Clearwater Vice Mayor George Cretekos spent his career close to politics, but he had never been on the political hot seat himself like he was at a recent Clearwater City Council meeting.
Cretekos, former longtime aide to Congressman C.W. Bill Young, won a City Council seat last year when no one filed to oppose him. The council has had to make some tough decisions since Cretekos came on board, primarily because of declining revenues. But Cretekos perhaps didn't really feel the heat until the April 17 City Council meeting.
On that night, more than 300 people packed three floors of City Hall to hear the council debate a proposed hotel density increase in the city. Most of those people live on Sand Key in high-rise condominiums that line the gulf. Many spoke passionately about how more hotel rooms would bring more commercialism, more tourists and ruin their view and their neighborhood. Though Sand Key has two major hotels, the Sheraton and the Marriott, residents argued that it is a residential community and should stay that way.
However, Pinellas officials had determined that increasing the number of units hotel developers could build was a way to bolster the area's ailing tourist industry. The industry was hit hard by the condo craze over the last couple of years. Many hotel units were converted to more profitable condos. Properties that were once envisioned as sites for new hotels were snatched up by condo developers. Last year Pinellas County approved a boost in hotel room density to encourage developers to build hotels instead. Cities like Clearwater, which wants more mid-price hotels, are deciding whether to adopt the county density plan.
That most of the opponents on April 17 were Sand Key residents presented a special challenge to Cretekos, because they are his neighbors. He has lived on Sand Key since 1976 — far longer than many of them.
Would Cretekos side with his neighbors, some of whom talked about tourists like they were unwelcome invaders, even criminals? Or would he support the density increase, which could bring new jobs and more business to the city?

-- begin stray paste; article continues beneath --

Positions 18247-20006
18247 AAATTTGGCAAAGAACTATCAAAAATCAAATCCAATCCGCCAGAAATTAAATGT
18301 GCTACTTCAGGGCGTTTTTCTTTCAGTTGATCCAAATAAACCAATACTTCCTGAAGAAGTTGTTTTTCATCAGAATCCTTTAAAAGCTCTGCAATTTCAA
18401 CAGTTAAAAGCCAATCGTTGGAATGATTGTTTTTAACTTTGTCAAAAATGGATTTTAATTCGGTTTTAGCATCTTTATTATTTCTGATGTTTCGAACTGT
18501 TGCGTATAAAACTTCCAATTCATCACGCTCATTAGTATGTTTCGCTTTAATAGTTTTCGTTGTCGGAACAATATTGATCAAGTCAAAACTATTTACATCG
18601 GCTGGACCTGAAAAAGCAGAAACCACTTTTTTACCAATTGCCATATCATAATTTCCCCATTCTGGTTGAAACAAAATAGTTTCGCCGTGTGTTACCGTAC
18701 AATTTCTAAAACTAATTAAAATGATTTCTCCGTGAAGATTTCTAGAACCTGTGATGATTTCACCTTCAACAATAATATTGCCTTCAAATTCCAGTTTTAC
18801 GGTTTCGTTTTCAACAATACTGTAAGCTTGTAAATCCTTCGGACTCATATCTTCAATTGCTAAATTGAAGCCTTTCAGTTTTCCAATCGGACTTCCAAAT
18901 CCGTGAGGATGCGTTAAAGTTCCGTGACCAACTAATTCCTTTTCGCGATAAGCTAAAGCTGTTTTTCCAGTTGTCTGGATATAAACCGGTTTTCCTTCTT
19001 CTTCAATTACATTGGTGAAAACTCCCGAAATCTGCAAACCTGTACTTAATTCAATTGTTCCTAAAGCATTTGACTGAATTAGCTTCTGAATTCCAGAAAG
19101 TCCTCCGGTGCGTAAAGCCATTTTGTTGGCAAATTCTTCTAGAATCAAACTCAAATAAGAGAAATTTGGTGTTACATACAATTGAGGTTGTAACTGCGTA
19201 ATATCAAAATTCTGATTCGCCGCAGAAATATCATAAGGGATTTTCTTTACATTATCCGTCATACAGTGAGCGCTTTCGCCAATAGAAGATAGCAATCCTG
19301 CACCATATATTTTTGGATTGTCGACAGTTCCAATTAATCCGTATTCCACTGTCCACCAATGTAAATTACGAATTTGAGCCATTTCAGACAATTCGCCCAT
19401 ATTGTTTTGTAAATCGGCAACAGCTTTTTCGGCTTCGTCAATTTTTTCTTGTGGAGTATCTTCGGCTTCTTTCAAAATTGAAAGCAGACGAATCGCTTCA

In the end, he split the baby, though some Sand Key residents think not evenly enough. He made a motion to reduce the proposed increase in density by 10 percent. The council unanimously approved his motion.
To me, Cretekos' most noteworthy contribution to the debate was the blunt comments he made to his neighbors in the room, including this:
"We need to be honest with each other," he said. "We are a residential community, but those condominiums we call residential communities are, for the most part, vacant almost half the year. And most of those that are vacant are used for rental purposes."
He added that his condo has a two-week minimum rental rule, but many unit owners circumvent the rule! It seems like those owners prefer their own tourists to the ones the hotels bring in.
Cretekos' comments made it easier for other council members to agree that Sand Key is different from other neighborhoods in the city. Council member Carlen Petersen noted that not only are the "residential" condos on Sand Key often occupied by tourists, but the community also has two large hotels, restaurants, public beaches and a centerpiece county park, all legitimate draws for visitors.
"To sit there and tell me you are truly a residential neighborhood is not supported by the facts," she said.
With his compromise motion, Cretekos made a small concession to his neighbors' concerns. But his priority, and that of his council colleagues, was to unapologetically serve the entire city's need for jobs and economic vitality.
I'd say Cretekos passed his first big test.
Diane Steinle's e-mail address is email@example.com